Daylight Saving Time Trivia: Daylight Saving Origin Was Brain Child Of George Vernon Hudson (PHOTO)
[caption id="attachment_72736" align="aligncenter" width="418"] New Zealand entomologist George Vernon Hudson (1867–1946) in November 1907, from a photograph taken while Hudson was in the Auckland Islands Party of the Sub Antarctic Expedition. The original black and white photograph is a 149×202 mm silver gelatin print. National Library of New Zealand reference number PA1-q-228-01, cropped, desaturated, and converted to JPEG (quality level 85) with the GIMP 2.6.1.
[/caption]Daylight Savings Was the Brain Child of George Vernon Hudson
Daylight savings is a practice which occurs twice a year on Sunday, November 2, 2014 at 2:00AM, clocks will set back one hour giving all Canadians & Americans and people in 68 other countries one extra hour of sleep. So it worth a mention of the man behind this practice: George Vernon Hudson.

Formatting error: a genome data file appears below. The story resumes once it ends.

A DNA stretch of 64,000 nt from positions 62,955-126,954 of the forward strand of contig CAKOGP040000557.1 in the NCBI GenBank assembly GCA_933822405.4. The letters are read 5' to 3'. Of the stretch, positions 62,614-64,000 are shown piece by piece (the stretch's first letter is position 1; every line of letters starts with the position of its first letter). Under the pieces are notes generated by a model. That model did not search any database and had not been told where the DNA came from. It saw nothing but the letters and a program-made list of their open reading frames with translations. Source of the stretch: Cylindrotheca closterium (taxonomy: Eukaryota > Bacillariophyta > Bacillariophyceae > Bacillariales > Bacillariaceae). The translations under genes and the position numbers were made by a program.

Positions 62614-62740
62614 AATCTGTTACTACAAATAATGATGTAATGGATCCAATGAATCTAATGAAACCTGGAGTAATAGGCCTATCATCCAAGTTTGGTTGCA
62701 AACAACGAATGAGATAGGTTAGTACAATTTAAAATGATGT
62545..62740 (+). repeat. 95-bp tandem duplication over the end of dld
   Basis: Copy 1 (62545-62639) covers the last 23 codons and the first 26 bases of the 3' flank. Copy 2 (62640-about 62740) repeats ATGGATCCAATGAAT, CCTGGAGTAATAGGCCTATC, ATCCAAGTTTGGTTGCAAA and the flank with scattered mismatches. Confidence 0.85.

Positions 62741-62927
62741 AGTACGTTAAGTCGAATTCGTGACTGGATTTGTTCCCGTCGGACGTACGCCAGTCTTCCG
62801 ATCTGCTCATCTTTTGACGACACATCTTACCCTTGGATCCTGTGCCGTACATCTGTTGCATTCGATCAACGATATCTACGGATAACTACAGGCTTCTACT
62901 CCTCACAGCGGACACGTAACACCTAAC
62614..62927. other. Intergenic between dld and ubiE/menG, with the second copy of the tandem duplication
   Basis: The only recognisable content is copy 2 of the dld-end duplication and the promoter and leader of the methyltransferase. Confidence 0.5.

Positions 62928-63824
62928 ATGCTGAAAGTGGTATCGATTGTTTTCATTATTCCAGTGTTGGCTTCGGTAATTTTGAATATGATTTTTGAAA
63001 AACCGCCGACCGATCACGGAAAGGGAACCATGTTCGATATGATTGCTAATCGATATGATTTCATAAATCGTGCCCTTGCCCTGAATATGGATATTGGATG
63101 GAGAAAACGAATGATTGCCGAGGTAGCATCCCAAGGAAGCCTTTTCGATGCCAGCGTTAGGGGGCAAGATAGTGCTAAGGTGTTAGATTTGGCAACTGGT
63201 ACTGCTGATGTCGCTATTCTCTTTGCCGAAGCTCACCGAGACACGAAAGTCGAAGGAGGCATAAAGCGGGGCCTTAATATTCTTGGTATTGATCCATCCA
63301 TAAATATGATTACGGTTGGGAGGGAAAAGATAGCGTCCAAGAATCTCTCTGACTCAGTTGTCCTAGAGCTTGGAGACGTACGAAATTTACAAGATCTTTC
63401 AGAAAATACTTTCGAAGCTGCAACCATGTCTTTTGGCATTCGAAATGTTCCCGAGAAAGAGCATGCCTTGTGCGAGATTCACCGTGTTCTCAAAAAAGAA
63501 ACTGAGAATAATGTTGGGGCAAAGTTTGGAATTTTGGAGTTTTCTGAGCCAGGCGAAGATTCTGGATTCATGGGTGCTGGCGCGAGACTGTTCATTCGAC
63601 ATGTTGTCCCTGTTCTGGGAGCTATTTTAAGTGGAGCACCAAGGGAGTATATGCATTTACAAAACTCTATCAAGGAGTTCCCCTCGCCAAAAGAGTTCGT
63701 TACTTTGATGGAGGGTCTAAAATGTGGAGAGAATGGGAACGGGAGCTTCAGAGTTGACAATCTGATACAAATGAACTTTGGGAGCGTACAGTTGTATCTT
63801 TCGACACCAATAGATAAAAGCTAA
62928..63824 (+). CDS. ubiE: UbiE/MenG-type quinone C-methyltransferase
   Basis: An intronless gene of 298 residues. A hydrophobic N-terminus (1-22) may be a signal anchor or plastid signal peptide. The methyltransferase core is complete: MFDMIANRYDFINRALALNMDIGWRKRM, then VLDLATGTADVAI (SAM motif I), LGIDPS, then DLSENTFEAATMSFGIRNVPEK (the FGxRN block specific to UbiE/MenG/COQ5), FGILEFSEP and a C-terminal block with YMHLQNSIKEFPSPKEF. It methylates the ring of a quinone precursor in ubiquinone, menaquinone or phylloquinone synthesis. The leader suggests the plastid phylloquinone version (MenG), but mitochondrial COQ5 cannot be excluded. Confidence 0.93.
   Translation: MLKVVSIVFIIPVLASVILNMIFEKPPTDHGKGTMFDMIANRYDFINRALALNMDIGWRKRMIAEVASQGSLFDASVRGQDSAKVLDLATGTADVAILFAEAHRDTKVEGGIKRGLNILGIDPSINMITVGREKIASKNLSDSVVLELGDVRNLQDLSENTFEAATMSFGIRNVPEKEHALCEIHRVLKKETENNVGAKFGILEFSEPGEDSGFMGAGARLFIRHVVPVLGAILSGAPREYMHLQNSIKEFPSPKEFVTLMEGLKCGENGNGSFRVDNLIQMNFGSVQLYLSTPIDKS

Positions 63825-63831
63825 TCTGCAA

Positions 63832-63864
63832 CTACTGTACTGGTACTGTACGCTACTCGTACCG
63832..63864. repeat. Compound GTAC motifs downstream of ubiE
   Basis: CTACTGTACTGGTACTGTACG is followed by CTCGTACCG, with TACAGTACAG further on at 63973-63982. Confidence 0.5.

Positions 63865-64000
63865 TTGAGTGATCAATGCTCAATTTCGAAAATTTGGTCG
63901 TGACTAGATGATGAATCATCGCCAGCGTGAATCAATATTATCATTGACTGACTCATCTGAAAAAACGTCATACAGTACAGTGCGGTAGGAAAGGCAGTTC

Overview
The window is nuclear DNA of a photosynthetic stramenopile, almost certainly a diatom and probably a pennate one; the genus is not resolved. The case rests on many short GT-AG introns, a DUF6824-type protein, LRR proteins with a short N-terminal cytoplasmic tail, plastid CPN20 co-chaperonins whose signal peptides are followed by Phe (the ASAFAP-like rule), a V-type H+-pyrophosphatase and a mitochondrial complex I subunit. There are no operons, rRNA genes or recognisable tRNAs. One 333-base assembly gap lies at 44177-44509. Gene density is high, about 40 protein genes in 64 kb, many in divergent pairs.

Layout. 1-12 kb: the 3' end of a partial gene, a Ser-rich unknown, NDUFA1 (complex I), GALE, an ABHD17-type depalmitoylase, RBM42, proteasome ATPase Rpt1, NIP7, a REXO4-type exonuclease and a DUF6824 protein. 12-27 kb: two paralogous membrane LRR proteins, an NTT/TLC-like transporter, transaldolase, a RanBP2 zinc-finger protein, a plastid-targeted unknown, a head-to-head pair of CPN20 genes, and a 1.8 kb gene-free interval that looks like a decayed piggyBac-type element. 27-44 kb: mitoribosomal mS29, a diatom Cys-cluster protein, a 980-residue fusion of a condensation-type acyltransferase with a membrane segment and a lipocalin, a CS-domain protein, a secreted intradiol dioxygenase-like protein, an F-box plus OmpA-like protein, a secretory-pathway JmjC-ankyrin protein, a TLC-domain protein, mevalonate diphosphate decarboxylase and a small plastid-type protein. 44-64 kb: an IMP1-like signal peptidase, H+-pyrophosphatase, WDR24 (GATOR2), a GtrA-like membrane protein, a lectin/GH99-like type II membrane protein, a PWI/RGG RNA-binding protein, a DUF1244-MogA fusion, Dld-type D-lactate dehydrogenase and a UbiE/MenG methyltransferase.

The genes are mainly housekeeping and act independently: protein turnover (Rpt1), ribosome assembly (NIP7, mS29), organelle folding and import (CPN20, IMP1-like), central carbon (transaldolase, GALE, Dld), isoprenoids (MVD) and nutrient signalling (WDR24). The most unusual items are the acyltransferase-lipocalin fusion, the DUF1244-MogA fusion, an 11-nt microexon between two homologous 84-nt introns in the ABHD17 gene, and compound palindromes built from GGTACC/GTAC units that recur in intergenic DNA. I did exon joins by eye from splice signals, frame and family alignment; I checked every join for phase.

Hudson was an entomologist born in England in 1867, but who spent most of his life in New Zealand. In 1885, he first presented his plan to semiannually adjust time to the Royal Society of New Zealand, but it was received with ridicule. However, it wasn't many years later that attitudes began to change and all across the world nations began adopting the process. Eventually, even his own New Zealand enacted the practice in 1927 42-years after he first presented the idea.
For those wondering why an avid entomologist would conceive of a plan to tinker with time, the answer was simple: necessity. Hudson earned his living at the Wellington post office and the summer daylight hours obstructed his ability to daily collect bugs. The need to alter the daylight hours led to him devising the daylight savings plan albeit his plan called for a two-hour time adjustment.
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Daylight Savings Time Invented By George Vernon Hudson, 19th-Century Entomologist (PHOTOS)